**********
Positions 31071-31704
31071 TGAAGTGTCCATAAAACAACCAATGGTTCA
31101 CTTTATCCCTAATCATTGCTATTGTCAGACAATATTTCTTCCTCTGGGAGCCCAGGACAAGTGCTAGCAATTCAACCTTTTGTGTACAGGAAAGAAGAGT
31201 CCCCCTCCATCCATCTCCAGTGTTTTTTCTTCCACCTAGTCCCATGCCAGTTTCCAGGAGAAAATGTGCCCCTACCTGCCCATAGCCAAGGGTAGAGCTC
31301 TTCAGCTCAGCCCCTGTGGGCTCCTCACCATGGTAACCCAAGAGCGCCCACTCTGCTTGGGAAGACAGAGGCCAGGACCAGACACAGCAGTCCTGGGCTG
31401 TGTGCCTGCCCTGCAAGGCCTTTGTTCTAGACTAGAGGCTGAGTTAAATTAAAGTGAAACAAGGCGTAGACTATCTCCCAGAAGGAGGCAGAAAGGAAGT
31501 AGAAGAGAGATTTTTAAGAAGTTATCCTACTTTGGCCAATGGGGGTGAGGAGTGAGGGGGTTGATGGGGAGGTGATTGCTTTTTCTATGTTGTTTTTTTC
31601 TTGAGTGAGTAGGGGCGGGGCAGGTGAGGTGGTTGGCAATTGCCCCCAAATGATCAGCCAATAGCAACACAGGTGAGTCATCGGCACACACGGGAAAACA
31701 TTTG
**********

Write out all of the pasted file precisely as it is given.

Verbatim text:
Positions 31071-31704
31071 TGAAGTGTCCATAAAACAACCAATGGTTCA
31101 CTTTATCCCTAATCATTGCTATTGTCAGACAATATTTCTTCCTCTGGGAGCCCAGGACAAGTGCTAGCAATTCAACCTTTTGTGTACAGGAAAGAAGAGT
31201 CCCCCTCCATCCATCTCCAGTGTTTTTTCTTCCACCTAGTCCCATGCCAGTTTCCAGGAGAAAATGTGCCCCTACCTGCCCATAGCCAAGGGTAGAGCTC
31301 TTCAGCTCAGCCCCTGTGGGCTCCTCACCATGGTAACCCAAGAGCGCCCACTCTGCTTGGGAAGACAGAGGCCAGGACCAGACACAGCAGTCCTGGGCTG
31401 TGTGCCTGCCCTGCAAGGCCTTTGTTCTAGACTAGAGGCTGAGTTAAATTAAAGTGAAACAAGGCGTAGACTATCTCCCAGAAGGAGGCAGAAAGGAAGT
31501 AGAAGAGAGATTTTTAAGAAGTTATCCTACTTTGGCCAATGGGGGTGAGGAGTGAGGGGGTTGATGGGGAGGTGATTGCTTTTTCTATGTTGTTTTTTTC
31601 TTGAGTGAGTAGGGGCGGGGCAGGTGAGGTGGTTGGCAATTGCCCCCAAATGATCAGCCAATAGCAACACAGGTGAGTCATCGGCACACACGGGAAAACA
31701 TTTG